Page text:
I wouldn't say it's pseudoscience, no. I have great confidence that it's wrong, but wrong science is still science.
The Indo-Austronesian Hypothesis is exactly what it says on the tin: a hypothesis. The author has proposed the idea that the Indo-European and Austronesian languages are related, which isn't inherently absurd: weirder connections have happened before.
Then, the author's gone through and compiled a parallel word list of maybe-cognates, and come up with a set of regular sound changes that would connect them. This is definitely the right next step for someone who wants to show that language families are related: it's the basis of the Comparative Method, basically the gold standard in linguistic reconstruction.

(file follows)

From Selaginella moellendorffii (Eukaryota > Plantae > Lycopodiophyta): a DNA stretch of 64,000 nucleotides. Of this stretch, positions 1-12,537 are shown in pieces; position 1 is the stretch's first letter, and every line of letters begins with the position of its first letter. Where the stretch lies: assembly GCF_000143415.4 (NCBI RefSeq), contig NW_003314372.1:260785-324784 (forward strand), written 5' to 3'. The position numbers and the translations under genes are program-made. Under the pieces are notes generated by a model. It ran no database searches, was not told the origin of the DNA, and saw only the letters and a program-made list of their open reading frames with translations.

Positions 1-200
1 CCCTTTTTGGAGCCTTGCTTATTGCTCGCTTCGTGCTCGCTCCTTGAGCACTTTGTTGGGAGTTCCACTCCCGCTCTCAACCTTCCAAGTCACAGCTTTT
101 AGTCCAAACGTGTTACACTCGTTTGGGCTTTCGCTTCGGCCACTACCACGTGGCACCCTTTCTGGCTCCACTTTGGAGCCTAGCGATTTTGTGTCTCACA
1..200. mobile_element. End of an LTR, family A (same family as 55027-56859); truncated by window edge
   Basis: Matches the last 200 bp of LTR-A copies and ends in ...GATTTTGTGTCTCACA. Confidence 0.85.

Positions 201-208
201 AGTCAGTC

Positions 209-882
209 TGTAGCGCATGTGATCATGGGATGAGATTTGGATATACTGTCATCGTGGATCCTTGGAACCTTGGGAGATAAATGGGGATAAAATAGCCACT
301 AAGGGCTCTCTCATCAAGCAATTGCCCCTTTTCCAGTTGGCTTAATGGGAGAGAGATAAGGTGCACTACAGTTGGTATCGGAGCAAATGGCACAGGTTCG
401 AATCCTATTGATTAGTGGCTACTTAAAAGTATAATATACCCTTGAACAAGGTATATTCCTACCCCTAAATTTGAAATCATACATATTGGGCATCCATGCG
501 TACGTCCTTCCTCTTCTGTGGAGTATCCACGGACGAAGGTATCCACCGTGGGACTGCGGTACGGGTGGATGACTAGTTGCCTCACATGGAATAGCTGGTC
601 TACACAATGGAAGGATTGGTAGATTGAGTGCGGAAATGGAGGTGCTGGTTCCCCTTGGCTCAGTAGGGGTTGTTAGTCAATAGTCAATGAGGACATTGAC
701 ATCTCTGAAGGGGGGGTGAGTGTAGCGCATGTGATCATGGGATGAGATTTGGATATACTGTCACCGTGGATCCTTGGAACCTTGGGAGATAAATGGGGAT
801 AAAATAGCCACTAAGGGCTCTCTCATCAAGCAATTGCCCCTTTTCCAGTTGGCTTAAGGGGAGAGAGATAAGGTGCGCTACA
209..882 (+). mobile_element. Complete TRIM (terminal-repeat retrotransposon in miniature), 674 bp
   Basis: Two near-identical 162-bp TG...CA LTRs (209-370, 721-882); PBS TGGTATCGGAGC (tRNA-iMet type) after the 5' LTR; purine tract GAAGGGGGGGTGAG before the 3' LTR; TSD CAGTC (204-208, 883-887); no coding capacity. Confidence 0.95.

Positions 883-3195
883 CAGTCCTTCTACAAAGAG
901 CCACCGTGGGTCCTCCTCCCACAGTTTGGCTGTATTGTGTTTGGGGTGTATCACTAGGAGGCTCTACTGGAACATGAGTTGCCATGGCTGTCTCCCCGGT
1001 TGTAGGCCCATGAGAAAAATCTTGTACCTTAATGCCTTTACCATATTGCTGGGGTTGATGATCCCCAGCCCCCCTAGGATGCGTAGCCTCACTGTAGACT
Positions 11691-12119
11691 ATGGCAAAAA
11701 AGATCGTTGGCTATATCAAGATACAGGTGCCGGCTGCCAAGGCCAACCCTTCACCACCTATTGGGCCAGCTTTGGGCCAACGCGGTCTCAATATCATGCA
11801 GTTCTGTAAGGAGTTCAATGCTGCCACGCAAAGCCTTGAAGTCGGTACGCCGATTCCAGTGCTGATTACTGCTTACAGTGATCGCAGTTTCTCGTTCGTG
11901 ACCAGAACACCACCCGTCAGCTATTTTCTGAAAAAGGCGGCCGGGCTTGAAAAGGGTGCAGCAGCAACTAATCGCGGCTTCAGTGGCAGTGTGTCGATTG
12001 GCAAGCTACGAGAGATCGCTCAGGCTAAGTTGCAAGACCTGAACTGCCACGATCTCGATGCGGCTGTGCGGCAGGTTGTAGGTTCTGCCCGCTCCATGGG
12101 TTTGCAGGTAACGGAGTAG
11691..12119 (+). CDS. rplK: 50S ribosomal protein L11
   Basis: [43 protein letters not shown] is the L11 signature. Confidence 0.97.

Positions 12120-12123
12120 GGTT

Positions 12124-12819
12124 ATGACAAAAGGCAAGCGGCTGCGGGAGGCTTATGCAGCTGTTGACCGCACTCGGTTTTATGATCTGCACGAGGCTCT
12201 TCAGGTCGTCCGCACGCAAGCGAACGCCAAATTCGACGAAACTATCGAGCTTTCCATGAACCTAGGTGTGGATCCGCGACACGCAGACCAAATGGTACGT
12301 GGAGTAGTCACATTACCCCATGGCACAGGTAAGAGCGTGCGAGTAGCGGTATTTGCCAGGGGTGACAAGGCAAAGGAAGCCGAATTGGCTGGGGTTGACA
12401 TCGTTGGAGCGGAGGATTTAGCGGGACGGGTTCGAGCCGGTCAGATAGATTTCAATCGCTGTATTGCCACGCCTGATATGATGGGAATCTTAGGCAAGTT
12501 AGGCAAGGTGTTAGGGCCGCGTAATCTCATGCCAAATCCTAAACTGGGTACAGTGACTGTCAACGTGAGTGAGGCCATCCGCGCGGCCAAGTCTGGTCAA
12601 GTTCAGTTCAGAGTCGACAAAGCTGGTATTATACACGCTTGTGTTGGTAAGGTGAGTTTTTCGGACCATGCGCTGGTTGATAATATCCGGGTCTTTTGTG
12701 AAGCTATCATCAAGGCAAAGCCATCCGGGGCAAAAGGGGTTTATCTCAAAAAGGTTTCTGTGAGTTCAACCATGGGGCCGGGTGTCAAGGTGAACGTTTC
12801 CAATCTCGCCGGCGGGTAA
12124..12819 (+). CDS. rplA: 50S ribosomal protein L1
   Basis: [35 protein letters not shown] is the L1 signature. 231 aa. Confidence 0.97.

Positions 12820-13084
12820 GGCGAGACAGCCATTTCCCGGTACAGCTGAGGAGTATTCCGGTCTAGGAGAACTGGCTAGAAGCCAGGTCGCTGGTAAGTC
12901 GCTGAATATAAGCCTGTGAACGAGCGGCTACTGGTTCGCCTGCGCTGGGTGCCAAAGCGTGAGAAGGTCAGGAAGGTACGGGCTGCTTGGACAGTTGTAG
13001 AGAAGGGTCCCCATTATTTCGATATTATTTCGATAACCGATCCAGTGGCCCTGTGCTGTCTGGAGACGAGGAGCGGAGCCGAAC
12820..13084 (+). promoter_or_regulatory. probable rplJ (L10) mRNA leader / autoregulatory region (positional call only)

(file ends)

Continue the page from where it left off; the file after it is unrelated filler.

And then…that's where the author leaves off. They do some sketchy probability calculations but don't claim those calculations are undeniable proof or anything. And math mistakes don't inherently make something pseudoscience.
So I'd say that it's perfectly valid science—it's just not finished (and has some math mistakes). It's a hypothesis without enough evidence behind it to make it a theory. To become an actual theory, it would have to be developed further, with more cognates found, grammatical comparisons, and so on. And the author admits that on the first page: "Maybe some expert will read this and pursue my ideas." So far, as far as I know, no expert has.
TL;DR: It's a perfectly valid (scientific, falsifiable) hypothesis, with a small amount of evidence behind it. It's just not complete. I also believe that it's downright wrong, given my own experience with Indo-European and Austronesian languages, but I'd be happy to be proven wrong on that if the author comes up with a stronger argument.